Forest Park's public library has been steadily changing its vibe for several years. This is now a place of innovation and welcome rather than the book depository of decades back. There is an energy in its staff that is contagious, a sense of place for all, which is invigorating.
Now, because it has been actively setting aside tax dollars for a few years, the library is about ready to embark on the first wholesale reimagining of its physical space since it was constructed 23 years back. Think of how libraries have changed in that quarter century, how access to information has blossomed while also becoming a thorny garden of misinformation.
With $1 million in hand, the library board and staff have now hired an architect, the same firm that designed the well-received and tightly budgeted Roos Recreation Center for the park district, and last week hired a construction manager for the project.
This is not a fresh carpet and new color palette redo. The library has been thoughtfully rethinking how its limited space can best be used. How collaborative and maker spaces can be created, how tech guides choices, how teens are made to feel welcome and appreciated, how early literacy can be fostered beyond traditional story hours.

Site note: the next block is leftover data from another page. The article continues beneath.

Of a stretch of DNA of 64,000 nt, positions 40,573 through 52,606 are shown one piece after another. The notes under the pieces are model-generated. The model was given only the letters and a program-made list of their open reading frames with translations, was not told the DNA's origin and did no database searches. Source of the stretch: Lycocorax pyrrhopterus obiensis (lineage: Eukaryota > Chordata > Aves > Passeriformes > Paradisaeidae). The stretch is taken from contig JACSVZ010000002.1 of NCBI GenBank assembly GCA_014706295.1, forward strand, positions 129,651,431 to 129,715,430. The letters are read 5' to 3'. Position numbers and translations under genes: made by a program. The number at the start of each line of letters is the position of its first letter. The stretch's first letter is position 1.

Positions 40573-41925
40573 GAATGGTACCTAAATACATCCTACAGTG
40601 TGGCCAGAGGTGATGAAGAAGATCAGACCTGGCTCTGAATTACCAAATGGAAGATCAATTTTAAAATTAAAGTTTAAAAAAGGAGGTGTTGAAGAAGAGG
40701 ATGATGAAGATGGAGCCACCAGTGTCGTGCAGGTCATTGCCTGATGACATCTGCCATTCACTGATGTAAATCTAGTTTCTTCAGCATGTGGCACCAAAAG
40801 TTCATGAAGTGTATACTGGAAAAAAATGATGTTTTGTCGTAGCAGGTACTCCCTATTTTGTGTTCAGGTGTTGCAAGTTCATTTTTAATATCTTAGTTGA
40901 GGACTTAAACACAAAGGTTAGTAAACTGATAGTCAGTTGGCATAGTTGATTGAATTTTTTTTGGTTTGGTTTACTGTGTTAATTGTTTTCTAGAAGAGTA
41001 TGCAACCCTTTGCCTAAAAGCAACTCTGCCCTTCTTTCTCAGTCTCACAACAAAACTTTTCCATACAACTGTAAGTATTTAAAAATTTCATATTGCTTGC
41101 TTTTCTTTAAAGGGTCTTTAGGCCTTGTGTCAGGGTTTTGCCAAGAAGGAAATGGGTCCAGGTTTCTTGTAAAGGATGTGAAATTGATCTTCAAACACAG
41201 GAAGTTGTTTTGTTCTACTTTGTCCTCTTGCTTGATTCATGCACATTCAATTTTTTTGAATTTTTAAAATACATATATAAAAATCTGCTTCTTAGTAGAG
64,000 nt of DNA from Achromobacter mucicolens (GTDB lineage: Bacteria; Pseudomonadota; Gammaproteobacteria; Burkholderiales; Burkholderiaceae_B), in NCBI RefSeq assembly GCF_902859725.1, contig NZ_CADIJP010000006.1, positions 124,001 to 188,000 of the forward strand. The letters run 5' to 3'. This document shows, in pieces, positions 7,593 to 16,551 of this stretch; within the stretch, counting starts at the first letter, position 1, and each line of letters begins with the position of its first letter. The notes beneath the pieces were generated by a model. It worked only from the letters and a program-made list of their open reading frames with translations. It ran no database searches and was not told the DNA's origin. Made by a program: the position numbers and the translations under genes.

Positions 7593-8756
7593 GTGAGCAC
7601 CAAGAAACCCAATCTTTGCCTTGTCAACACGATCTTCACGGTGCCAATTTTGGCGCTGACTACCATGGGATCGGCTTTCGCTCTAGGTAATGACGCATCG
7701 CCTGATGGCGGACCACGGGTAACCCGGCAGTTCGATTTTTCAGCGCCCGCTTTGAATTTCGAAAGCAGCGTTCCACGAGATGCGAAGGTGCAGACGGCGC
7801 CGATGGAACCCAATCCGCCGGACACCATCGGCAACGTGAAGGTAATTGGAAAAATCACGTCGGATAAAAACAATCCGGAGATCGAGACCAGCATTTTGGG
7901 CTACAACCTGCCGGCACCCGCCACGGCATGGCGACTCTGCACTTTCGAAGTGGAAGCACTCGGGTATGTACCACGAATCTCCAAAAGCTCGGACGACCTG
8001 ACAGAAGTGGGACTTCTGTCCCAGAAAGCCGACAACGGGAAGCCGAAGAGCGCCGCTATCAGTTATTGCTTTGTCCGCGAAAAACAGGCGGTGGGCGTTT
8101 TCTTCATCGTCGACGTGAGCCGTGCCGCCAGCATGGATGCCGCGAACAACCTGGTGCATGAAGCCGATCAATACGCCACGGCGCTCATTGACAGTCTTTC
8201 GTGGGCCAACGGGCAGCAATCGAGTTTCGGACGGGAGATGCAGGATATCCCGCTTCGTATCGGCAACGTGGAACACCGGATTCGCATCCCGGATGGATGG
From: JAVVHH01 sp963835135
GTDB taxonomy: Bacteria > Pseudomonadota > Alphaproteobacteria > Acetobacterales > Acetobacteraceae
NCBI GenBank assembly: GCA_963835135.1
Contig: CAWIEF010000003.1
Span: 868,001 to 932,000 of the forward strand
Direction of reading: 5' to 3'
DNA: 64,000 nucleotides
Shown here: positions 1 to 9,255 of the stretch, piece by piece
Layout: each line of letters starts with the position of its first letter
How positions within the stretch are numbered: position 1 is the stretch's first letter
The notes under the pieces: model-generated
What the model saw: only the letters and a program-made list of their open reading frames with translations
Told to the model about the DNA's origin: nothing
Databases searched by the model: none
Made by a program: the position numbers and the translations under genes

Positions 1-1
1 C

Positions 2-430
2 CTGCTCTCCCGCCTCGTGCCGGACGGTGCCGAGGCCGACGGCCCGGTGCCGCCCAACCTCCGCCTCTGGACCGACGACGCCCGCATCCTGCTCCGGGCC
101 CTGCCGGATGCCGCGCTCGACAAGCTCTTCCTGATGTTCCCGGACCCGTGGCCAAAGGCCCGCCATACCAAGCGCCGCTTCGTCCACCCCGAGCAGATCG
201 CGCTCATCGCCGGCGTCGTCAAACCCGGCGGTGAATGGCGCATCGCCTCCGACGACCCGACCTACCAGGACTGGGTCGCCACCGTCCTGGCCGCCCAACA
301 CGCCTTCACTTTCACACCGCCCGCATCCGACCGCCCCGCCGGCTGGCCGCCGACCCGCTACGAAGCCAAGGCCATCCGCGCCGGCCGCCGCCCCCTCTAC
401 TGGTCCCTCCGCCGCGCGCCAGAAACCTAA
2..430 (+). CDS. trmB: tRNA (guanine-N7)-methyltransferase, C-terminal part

Let's be clear that every dollar spent on this project will be coming from taxpayers. There is no borrowing, no tax referendum vote. So, by being somewhat frugal in recent years this taxing body can pay cash for this upgrade.
This project is going to be fun to watch.
Guns in schools?
That school boards in this country feel the need to hire armed guards in the form of retired police officers to try and ensure student safety is incredible enough. But to imagine teachers and other school personnel packing heat in order to take down an inevitable assault rifle-wielding maniac, possibly a former student, bent on killing as many students as possible, is a breathtaking comment on our society.
Yet it took a vote in the Illinois General Assembly recently to prevent that possibility from spreading to Illinois. State Rep. Chris Welch (D-7th) took a leadership role in blocking this absurd concept. Kudos to him.
And Lou Cavallo, the superintendent of Forest Park's District 91 schools, was right when he told the Review, "If we truly want to prevent gun violence in our schools, and in our nation, then we have to address the root causes of violence, mental health care, social and emotional competence, and common-sense gun laws."
What on earth is wrong with this nation that we continue to see more guns as a solution to an epidemic of gun violence?
No other nation on this planet has this problem. The problem is access to guns. Make them harder to obtain. Full stop.